Money is a mysterious, largely invisible part of our environment. It has been shown how it can be made to serve us rather than haunt us. In addition money is an essential part of any and all aspects of our environment and how to turn it in our favor. But it is not as essential as often assumed, at least not yet. It is not yet time for any overall estimate of reversing the pollution trend. Not for a long time. First of all we must look at the choices facing us.

Leave a comment

Filed under Uncategorized

Letter to CoEvolution Quarterly

From his letter to Co-evolution Quarterly, printed in Fall 1979 under the heading OTEC (Ocean Thermal Energy Conversion)
(In the late 70’s Shamcher often said that there would be war over oil in 20 years unless something was done to implement the ten ready technologies of alternative energy)

Dear Eds:
….Years ago the fallacy was clear and open – except that those who had worked so hard and now actually saw a think that worked, mechanically at least – were conned into lying, cheating and roaring to utilize their monsters. Three bold engineers of General Electric quit in protest – this should have aroused the nation – later 2,600 of our 10,000 nuclear technicians demanded a “moratorium” on all nuclear plants until research had been “completed.” Even this did not rouse the nation. What does it take? A football hero? Or an earthquake? Or ten more Three Mile Islands? The latter apart, the waste products alone should have made us stop.
Of the ten ready technologies wind, OTEC and Space satellites are ready now. OTEC alone could be built in five years. In fifteen we would have enough of these plants to stop all oil import. US OIL would still be used – no reason for the oil companies to panic about the “competition.” Although this is as far as most of them can see, or not see. Biomass, from land and sea, photovoltaic, tidal power, waves are also ready and some of these much cheaper than either oil, coal or nuclear. to produce 1,000 BTU of energy or heat, you need to spend over 3,000 BTU for either coal or oil energy, but only from 125 (says Lockheed) to 500 (says Richard Arlen Meyer of OTEC Liason) to produce your 1,000 BTU. OTEC can be built for half the cost of nukes – plus free fuel (the ocean) while nuke fuel rises all the time – say New Orleans Shipyards. “Competitive” says OTEC builder TRW. (My colleague here, Dr. Cal Herrmann, is deep into salinity research along with being an enthusiastic OTEC Man).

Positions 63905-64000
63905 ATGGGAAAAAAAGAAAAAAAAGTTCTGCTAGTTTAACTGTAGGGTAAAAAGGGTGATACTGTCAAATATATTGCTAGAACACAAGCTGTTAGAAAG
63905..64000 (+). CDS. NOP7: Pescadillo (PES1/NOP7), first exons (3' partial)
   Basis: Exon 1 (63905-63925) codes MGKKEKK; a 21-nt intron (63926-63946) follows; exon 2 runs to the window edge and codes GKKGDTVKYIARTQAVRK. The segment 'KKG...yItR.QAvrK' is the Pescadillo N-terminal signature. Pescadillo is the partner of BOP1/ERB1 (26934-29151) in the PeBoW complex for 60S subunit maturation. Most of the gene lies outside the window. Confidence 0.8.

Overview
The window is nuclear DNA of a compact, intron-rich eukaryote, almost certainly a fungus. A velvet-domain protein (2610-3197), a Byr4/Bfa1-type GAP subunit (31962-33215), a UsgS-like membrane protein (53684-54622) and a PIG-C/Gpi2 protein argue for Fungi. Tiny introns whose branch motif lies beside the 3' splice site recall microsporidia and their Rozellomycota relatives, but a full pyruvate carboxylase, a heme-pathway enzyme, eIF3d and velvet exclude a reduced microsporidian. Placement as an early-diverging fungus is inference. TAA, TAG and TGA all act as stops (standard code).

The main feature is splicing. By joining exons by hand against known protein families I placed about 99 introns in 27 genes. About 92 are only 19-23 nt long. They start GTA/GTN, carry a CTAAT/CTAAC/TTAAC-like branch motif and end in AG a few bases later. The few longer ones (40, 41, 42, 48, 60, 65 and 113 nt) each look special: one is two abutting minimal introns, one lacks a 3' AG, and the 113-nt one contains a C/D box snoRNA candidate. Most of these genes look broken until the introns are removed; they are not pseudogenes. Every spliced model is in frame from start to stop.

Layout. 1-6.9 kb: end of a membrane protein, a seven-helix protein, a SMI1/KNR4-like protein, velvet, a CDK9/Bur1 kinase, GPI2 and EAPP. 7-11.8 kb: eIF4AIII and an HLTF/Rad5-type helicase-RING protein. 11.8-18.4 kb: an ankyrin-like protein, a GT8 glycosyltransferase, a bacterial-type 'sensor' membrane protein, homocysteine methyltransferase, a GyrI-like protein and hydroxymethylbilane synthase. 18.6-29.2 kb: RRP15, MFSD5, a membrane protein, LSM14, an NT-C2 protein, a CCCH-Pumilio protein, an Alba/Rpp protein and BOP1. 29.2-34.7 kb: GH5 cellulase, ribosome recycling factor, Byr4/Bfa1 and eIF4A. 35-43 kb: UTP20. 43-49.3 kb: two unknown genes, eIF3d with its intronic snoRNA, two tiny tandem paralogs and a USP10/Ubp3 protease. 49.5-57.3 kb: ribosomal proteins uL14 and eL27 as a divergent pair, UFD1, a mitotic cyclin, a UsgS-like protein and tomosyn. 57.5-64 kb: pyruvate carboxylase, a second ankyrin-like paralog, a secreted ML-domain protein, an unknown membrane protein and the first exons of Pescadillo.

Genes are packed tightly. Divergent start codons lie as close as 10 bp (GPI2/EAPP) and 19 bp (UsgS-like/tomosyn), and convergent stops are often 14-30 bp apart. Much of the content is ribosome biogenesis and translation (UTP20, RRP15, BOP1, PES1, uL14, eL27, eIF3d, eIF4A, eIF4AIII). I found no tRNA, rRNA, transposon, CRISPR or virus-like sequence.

I trust you see – and will express – the dark side of this scenario: the government is geared for research – not implementation – by nature as well as by co-interest with narrow corporate views – that may kill us all in 20 years or so. Are we crazy? Yes, and dancers around the Golden Calf – dancing so crazily that we don’t even build the half-as-costly OTEC-Space-Wind-Biomass plants in half the time it takes to erect nuke monsters. Can you get these facts into the heads of your readers?
Thank you,
Bryn Beorse

(Click here for a random post from somewhere else in this blog.)

Leave a comment

Filed under 1975-1980, 1979, Energy, OTEC